As part of my recent promotion I was invited to move into a larger office. Moving the computer was easy, but moving the rest of my assorted knick knacks and relics from projects I worked on two jobs ago was something altogether different.
I like a relatively tidy work-space. My stapler and tape dispenser are hidden away because I once heard that was a trick to make you appear more important to outsiders as it implied you have people to take care of your stapling needs for you. I get stressed out when the surface is littered with paper, but I don’t always have the time to take action on every page that comes my way. If the contents aren’t immediately important, it goes into a to-be-filed folder mixed alongside of several non-related subjects. There it waits, out of sight, until I have a chance to return to it.
But those things weren’t the only items I had held far beyond their useful date. Inside those drawers I also had a handful of baby blocks, a memento from the surprise baby shower my work threw me. I had a postcard a staffer sent me from France early in my tenure and a collection of other assorted thank you cards. I had a safety light, luggage tag, and various swag I received at a trade shows. I always intended to bring these home, but never did. I was even storing a PEZ dispenser that was always empty, because it made me smile. All of these things were associated with either positive memories or positive intentions, but did nothing for me professionally. All they did at my office was take up space.
I would like to tell you that I tossed everything out, but that would be a lie. While I sent many items to the garbage and recycling bin, I wasn’t able to bring myself to part with everything. I did however keep them in a box rather than restore them to their previous desk drawer status. I have to accept that as tidy as the surface of my desk looks, I am well on my way towards becoming a hoarder at work, albeit an organized one. I’ve decided that if I haven’t opened the box in a few weeks, I don’t need its contents, and it will be to discard those items too.
Perhaps it is fitting that I am cleaning out the office at the same time as I am revising my manuscript. By taking a harsher stance on my physical belongings, I have been better able to take a more critical view of my manuscript. I like to believe that I’ve come along way since I started this project as a writer. It’s a much more positive reason for the amount of edits I’ve made to the early chapters.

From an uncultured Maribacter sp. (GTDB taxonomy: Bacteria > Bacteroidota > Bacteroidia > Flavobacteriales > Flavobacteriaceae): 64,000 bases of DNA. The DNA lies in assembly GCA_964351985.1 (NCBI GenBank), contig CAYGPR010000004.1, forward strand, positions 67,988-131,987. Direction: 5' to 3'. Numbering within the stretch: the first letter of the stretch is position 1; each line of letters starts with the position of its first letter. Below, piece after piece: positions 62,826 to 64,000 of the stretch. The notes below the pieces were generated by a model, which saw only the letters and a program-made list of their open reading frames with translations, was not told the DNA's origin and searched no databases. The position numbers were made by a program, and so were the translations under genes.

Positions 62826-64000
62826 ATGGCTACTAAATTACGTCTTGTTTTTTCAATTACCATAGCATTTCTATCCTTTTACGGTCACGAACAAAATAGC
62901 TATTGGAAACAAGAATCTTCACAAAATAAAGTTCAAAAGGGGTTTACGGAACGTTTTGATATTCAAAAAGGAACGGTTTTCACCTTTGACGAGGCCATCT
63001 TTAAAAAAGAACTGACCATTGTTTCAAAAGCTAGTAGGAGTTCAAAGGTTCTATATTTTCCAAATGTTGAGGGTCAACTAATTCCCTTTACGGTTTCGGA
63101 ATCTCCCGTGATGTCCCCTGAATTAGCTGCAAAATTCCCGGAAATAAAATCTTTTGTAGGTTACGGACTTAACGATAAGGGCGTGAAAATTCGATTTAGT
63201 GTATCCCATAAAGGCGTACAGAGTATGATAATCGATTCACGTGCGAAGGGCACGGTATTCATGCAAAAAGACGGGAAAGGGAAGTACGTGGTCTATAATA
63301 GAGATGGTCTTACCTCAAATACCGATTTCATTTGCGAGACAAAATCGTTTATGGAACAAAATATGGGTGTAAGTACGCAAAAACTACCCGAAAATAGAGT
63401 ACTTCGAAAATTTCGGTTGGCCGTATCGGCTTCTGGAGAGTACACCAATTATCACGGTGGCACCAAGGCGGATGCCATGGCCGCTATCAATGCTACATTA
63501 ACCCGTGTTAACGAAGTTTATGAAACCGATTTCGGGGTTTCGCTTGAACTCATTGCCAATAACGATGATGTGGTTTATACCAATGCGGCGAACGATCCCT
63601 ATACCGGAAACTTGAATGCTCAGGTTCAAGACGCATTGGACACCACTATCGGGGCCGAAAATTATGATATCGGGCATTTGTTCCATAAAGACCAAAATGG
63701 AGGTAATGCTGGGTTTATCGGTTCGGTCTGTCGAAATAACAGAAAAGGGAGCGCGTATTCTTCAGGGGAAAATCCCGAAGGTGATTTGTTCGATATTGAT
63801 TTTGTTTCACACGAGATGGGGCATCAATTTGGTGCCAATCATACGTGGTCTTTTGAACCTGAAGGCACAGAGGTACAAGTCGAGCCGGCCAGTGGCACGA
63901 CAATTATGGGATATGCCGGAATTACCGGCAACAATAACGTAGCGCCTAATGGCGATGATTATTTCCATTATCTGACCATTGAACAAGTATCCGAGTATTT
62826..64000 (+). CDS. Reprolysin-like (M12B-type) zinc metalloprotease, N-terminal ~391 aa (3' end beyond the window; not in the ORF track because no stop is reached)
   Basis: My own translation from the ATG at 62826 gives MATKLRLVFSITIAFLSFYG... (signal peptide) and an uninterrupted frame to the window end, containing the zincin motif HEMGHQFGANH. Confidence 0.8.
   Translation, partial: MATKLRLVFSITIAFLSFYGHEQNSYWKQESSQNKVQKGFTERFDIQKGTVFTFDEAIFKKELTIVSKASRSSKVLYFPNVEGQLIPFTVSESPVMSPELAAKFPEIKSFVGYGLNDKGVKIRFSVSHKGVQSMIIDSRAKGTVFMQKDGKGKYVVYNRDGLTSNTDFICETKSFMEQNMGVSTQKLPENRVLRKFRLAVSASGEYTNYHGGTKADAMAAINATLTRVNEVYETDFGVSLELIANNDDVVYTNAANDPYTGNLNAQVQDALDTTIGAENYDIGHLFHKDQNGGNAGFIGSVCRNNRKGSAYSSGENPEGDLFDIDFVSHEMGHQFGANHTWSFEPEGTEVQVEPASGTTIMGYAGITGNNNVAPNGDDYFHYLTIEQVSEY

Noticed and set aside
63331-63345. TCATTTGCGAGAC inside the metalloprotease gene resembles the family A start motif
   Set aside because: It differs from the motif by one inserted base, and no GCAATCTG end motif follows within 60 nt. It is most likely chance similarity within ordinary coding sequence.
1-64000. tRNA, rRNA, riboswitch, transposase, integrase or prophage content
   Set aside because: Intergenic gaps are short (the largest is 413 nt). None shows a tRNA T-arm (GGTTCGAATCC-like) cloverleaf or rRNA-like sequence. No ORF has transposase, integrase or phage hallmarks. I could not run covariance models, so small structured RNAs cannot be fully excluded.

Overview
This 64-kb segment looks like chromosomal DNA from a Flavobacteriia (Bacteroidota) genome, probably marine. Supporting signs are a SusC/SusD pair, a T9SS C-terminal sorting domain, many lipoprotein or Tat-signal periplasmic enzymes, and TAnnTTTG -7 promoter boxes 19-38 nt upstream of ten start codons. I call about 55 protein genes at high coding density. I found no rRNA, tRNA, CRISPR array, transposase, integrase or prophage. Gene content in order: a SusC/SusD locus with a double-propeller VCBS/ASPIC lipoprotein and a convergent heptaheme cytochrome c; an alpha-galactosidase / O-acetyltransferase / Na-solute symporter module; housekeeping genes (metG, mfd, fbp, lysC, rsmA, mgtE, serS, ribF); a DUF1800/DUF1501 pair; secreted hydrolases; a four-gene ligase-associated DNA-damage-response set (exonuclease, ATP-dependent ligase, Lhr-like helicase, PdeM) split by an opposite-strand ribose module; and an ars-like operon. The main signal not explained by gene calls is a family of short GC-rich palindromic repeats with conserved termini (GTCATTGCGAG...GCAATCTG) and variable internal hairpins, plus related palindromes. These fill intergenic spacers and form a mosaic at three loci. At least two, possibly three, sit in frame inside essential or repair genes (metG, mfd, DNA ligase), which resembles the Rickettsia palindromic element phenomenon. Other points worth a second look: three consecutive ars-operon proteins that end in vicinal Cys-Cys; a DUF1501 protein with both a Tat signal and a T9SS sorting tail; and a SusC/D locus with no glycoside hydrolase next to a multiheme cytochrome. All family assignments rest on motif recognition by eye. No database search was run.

Sure, I had fun writing certain scenes and dialogue, but as much as it pains me, if they aren’t working for the story they have to go in my computer’s virtual trash can or otherwise set aside for recycling. It’s time to get ruthless.
What has been interesting about this process is that although I have cut out sections of the manuscript, my word count has actually gone up rather than gone down. It is as if by removing those sections I allowed room for other, better scenes, to grow fuller.
I can only hope that my office space move proves to be as beneficial.
- The reason you can’t get organized (sandglaz.com)
- Inside a Hoarder’s Brain: Why They Can’t Ditch Their Stuff (livescience.com)
- Clutter vs. Hoarding: When Should You Worry About the Mess? (webmd.com)
- Four Tips to Start Rewriting a Novel (michelleule.com)
- Manuscript Editing Demystified (changeitupediting.com)
- How to Avoid the Red (Pen of) Death (tammysalyer.wordpress.com)
4 thoughts on “It is time to de-clutter the organized chaos”
What a great analogy, and thanks for sharing my blog post, too!
When I left my editing job at a traditional publisher to become a freelance editor, of course I had to remove everything I’d brought into my office over my tenure. The pictures and knick knacks were one thing, but the files and assorted papers were another! Two years later, I still have a couple of unpacked boxes waiting for me; I say I’m not a hoarder, but if I’m honest, I think maybe I am!
Yet I have no problem AT ALL suggesting a purge to someone else, especially when we’re talking about a manuscript. I especially like your comment that “although I have cut out sections of the manuscript, my word count has actually gone up rather than gone down. It is as if by removing those sections I allowed room for other, better scenes, to grow fuller.” That’s been my experience with every writer I’ve worked with on substantive edits; if you can be objective about your own work, you actually free yourself to create better work in the end.
Now if we can just figure out how to keep those recycling folders from getting out of control!
It really is so hard to get rid of those papers. You know that as soon as you shred them you will need them.
I am hoping other visitors on my site interested in writing stop over and visit yours. Very good tips.
You had quite stressful experience there. The office I work in moved from one building to another last year and everybody’s important and unimportant papers were mixed or disappeared. It was a great mess. The computers were the easiest part.Thank you for sharing your experience! The post is great!
It was only stressful figuring out how to fit in my regular work day needs around the move. Once everything was in place it was actually quite nice to know I was living without as much clutter. I was responsible for moving myself, so at least I knew where most everything went. I don’t know how well I would have responded to someone else touching my papers.